‘Us’ serves scares, but still falls behind ‘Get Out’


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Adelaide (Lupita Nyong’o) fights to keep Jason (Evan Alex) and Zora (Shahadi Wright Joseph) safe in Jordan Peele’s second film, “Us.”

By Vikram Sundar, Staff Writer

Jordan Peele surprised and profoundly disturbed both casual moviegoers and die-hard cinephiles alike with his 2017 directorial debut “Get Out,” a commentary on the dimensions of racism masked within many white, liberalist subcultures in America. With his second film “Us,” Peele has taken a far more ambitious step to tackle a problem rooted in America’s historical identity as an oppressor — perhaps too ambitious.

“Us” tells the story of Adelaide Wilson (Lupita Nyong’o) and a traumatic event from her childhood that comes back to haunt her. Adelaide and her parents spent a night in 1986 walking down the Santa Cruz boardwalk, but unbeknownst to her parents, she wanders off onto the beach where she found an eerie hall of mirrors attraction. What she found in the hall of mirrors is something inconceivable: a little girl, identical to her in appearance, staring right back at her with an ominous grin.

Skip to present day — Adelaide and her family, including her husband Gabe (Winston Duke), her daughter Zora (Shahadi Wright Joseph) and her son Jason (Evan Alex), decide to vacation in Santa Cruz and stay at Adelaide’s old home. As they settle in, weird coincidences start occurring related to Adelaide’s repressed memory of the boardwalk incident.

After an uneasy day at the beach, Adelaide spots a sinister family of four, clad in crimson red garments, wielding razor-sharp gold shears, standing together in her driveway in the dead of night. But this is no ordinary family. As they step into the light, we see that they are uncannily identical to the Wilson family. These doppelgangers hold the family hostage in their home, revealing to them that an invasion is coming. This moment is one of the most chilling in the film.

Despite the bizarreness of the situation, there seems to be a different, mysterious tension permeating between Adelaide and her ragged-looking doppelganger, Red. Unlike the other doppelgangers, Red is more emotive and can speak, but she also has a secret grudge against Adelaide that isn’t fully clear, until the ending reveals the true nature of the situation and the condition of the doppelgangers, who identify as “the tethered.”

“Us” is a film that is ripe with allegorical references and metaphors. However, at its core, the story aims to characterize the subservient, discarded population of “the tethered,” forced to feed on raw rabbit meat and live in confinement.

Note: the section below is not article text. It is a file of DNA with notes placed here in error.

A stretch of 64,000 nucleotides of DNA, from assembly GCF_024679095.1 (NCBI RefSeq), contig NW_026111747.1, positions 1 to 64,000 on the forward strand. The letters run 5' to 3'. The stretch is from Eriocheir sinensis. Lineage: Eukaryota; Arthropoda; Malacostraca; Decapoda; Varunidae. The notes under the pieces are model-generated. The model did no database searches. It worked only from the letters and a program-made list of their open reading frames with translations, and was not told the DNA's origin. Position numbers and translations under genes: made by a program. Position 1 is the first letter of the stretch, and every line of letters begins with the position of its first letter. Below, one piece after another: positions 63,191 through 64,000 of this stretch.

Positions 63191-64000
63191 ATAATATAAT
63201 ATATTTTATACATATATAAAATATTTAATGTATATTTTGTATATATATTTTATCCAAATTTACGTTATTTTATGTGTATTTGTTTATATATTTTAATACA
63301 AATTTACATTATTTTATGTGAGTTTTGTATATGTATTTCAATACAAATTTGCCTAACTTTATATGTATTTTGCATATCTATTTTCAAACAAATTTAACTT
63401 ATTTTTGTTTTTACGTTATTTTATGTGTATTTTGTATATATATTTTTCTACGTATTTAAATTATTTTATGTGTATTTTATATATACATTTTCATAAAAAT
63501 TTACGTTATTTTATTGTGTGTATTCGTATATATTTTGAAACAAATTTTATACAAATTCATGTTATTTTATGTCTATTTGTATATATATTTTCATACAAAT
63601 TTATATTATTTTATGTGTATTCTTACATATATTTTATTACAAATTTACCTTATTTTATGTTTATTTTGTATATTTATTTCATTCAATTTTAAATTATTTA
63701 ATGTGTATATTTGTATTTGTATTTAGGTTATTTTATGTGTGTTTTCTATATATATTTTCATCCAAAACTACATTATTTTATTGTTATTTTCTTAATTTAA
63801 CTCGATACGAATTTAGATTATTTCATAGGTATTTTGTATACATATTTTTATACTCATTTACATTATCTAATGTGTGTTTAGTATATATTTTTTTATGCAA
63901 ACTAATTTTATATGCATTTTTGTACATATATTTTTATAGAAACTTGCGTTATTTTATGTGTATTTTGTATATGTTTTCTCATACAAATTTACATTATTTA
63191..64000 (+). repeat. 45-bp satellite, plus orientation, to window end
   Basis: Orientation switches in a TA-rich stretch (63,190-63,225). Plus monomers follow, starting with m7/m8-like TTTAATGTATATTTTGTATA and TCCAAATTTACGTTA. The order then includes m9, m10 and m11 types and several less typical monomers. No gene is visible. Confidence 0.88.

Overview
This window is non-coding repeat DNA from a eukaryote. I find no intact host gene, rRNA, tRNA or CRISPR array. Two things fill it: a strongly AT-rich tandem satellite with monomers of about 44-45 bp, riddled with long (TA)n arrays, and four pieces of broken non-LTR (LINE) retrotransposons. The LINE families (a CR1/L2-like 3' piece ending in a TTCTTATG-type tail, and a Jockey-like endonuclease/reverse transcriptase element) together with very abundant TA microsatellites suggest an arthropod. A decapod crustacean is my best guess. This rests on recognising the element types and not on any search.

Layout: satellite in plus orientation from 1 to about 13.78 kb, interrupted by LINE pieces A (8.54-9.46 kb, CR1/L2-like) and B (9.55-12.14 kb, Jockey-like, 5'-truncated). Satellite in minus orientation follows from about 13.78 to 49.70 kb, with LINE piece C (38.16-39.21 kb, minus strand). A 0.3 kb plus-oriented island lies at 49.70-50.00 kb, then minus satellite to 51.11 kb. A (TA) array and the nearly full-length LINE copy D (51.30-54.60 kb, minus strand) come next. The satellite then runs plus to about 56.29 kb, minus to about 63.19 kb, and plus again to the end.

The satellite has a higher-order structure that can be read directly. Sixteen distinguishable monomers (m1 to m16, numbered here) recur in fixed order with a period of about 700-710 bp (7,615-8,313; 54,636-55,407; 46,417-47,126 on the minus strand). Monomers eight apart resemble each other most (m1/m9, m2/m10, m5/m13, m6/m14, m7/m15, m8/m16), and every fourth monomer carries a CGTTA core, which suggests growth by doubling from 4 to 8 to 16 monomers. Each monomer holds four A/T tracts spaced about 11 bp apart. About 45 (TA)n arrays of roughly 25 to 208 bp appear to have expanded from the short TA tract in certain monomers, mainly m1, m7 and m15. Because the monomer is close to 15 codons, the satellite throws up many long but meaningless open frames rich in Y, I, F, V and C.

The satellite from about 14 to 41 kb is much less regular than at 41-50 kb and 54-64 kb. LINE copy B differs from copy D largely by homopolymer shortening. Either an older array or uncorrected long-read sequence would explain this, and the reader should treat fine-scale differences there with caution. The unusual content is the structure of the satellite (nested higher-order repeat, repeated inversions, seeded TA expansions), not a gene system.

Oppression has persisted throughout the history of American society, whether it be for one’s race, ethnicity, religion, sexuality or economic status. With this film, Peele goes beyond the scope of race-related commentary in “Get Out” to make a statement about large-scale, systematic oppression and the neglect of the underprivileged masses, who gain a sort of second-class citizenship.

Peele is very on-the-nose with this message, even including a scene where Adelaide asks the doppelgangers who they are, to which Red plainly responds, “We are Americans.” This message becomes even more apparent when we learn of the true nature of Adelaide and Red’s relationship.

While watching “the tethered” slowly usurp their privileged surface-dwellers, viewers will be reminded of the 1956 classic, “Invasion of the Body Snatchers.” In many ways, “Us” feels like a renovated adaptation of it. Both, of course, involve the invasion of clones who attempt to take over their real-life counterparts, but there is also an underlying point to be made about the internal condition of American society.

But the narrative of “Us” is riddled with too many plot holes and complexities that leave far too much open for creative interpretation. By the end of the film, Peele leaves us with more questions than we began with, and it’s a bit overwhelming to try to make sense of the story for what it is. It’s obvious that Peele wants the audience to focus on the implicit message rather than the canon of the story, but if you do start to think more deeply about the plot, the commentary seems to make less sense.

One of the best aspects of “Us” is the visually stunning cinematography and shot composition. Some of the stills in this film gave me goosebumps, simply from from the manipulation of lights and shadows that seem to accentuate the eyes and cheekbones of shadowy figures. Peele even borrows Kubrick’s style of symmetry from “The Shining” in his hallway longshots, which work very well in emphasizing the mania-inducing environment that “the tethered” inhabit. These shots have an unnerving characteristic, not just from the unnaturally pristine condition of the shot, but also from the lost sense of time and distance we feel.

Considering the absurdly high precedent Jordan Peele set with “Get Out,” which propelled him to the status of visionary auteur, there was bound be high expectations for his second film. “Us” is a good film, but it seems to be caught in the shadow of its more masterfully crafted predecessor.

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